This essentially lighthearted, jauntily paced chase-thriller, unoriginal yet fully pleasurable, is a nice surprise from...



This essentially lighthearted, jauntily paced chase-thriller, unoriginal yet fully pleasurable, is a nice surprise from talented newcomer Griffiths: his totally dissimilar debut, A Loyal and Dedicated Servant (p. 159), was a worthy but slavish le CarrÉ imitation. Griffiths' ""Memory Man"" here is American chess-star Arden Wyllie, 39, who just happens to be in Moscow for a tournament when the CIA needs to have someone with a freak memory there. Why? Because disillusioned Soviet scientist Ivkov has sent word that he's prepared to pass on ABM-system secrets . . . but not in writing. So CIA-chief Roskill persuades Moscow-bound journalist Anne Crossland to give Wyllie this mission; she does so (they become one-night lovers); and Wyllie indeed meets Ivkov over a chessboard in the park, absorbing the word-of-mouth military info. It's then, however, that some dandy complications begin. Wyllie, feeling that his chess career is about over, decides to sell the ABM info to the US for a half-million bucks, and he sends his demand from Switzerland. So the CIA soon has agents in pursuit--as does the KGB, which has tortured Ivkov and knows what Wyllie is presumably carrying around in his head. Chases ensue, from Switzerland across the mountain border to Italy, with the CIA trying both to catch Wyllie and to prevent the Russians from killing him. (Inevitably, bodies get tossed off moving trains.) And when Wyllie makes it to Rome, he seeks help from an elegant, Borgia-blooded pimp--who merely manages to lead all the spies to Wyllie. Finally, then, the CIA, with Anne's apparent help, brings Wyllie home--whereupon he reveals that he has in fact forgotten everything (which is why he kept running from the CIA, even when in mortal danger from the KGB). And it looks as if the Agency is going to torture and/or dispose of him . . . until a couple of sweet final twists (involving Anne) sort things out just fight. Admittedly, Griffiths neglects to make Wyllie an especially sympathetic rogue--so this isn't quite the winner it might have been. But otherwise, with agreeable echoes of spy entertainments from The Lady Vanishes to Hopscotch, everything is pretty much as it should be: quick, active, genial (rather than overtly comic), and just clever enough for easygoing, unperplexing reading.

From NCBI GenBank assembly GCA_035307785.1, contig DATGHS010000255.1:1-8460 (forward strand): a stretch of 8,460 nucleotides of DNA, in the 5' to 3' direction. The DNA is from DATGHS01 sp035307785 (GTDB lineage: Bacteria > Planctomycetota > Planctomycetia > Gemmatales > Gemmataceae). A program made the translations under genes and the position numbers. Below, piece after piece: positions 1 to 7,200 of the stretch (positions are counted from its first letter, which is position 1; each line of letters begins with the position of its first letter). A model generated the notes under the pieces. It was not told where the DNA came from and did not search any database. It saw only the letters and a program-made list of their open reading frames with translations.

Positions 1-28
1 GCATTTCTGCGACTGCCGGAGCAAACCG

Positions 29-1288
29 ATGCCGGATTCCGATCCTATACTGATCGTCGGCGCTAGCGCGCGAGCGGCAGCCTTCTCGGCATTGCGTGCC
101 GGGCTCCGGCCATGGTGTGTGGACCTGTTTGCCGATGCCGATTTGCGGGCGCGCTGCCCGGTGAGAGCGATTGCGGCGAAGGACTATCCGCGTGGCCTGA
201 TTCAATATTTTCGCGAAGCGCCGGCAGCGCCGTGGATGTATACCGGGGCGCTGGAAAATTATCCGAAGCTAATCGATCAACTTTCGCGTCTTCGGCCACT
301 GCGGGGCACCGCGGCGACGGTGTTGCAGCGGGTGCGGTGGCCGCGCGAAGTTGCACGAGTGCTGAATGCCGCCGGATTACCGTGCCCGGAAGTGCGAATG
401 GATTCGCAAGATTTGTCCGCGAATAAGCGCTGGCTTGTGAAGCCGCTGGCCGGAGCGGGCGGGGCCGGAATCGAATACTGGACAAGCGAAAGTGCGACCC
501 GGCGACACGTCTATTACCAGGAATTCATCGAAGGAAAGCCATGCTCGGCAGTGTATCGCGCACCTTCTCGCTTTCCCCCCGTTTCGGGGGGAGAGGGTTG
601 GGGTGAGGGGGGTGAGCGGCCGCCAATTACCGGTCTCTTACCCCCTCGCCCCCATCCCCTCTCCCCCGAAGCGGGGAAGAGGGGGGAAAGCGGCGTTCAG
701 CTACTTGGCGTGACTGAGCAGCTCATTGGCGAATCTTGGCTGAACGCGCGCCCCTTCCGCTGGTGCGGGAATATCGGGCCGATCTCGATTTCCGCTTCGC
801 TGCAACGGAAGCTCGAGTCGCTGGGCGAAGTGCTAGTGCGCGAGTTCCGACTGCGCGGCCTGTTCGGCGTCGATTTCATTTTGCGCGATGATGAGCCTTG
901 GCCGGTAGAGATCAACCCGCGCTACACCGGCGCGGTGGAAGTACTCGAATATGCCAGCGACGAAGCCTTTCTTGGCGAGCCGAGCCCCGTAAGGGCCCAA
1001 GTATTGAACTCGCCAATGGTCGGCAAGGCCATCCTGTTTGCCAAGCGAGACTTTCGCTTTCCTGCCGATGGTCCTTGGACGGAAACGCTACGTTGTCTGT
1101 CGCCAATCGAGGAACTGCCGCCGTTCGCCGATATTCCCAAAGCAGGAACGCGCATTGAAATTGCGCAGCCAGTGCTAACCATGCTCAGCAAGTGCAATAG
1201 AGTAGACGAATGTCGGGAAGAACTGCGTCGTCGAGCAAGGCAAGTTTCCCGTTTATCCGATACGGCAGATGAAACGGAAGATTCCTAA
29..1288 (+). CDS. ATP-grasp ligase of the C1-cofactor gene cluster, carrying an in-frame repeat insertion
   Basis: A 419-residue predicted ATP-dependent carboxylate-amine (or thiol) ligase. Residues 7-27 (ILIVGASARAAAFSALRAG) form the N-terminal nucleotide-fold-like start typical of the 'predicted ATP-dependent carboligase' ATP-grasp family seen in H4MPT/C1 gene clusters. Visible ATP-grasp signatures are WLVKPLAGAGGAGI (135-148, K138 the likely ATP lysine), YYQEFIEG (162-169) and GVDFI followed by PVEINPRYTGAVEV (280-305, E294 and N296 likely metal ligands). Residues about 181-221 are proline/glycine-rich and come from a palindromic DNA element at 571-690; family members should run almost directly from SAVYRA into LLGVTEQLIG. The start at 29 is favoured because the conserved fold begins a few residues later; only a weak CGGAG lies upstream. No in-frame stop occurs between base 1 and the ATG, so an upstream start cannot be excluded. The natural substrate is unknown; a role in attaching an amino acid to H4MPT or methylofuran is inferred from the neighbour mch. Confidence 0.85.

Pub Date: Oct. 19, 1981


Page Count: -

Publisher: Playboy--dist. by Harper & Row

Review Posted Online: N/A

Kirkus Reviews Issue: Oct. 1, 1981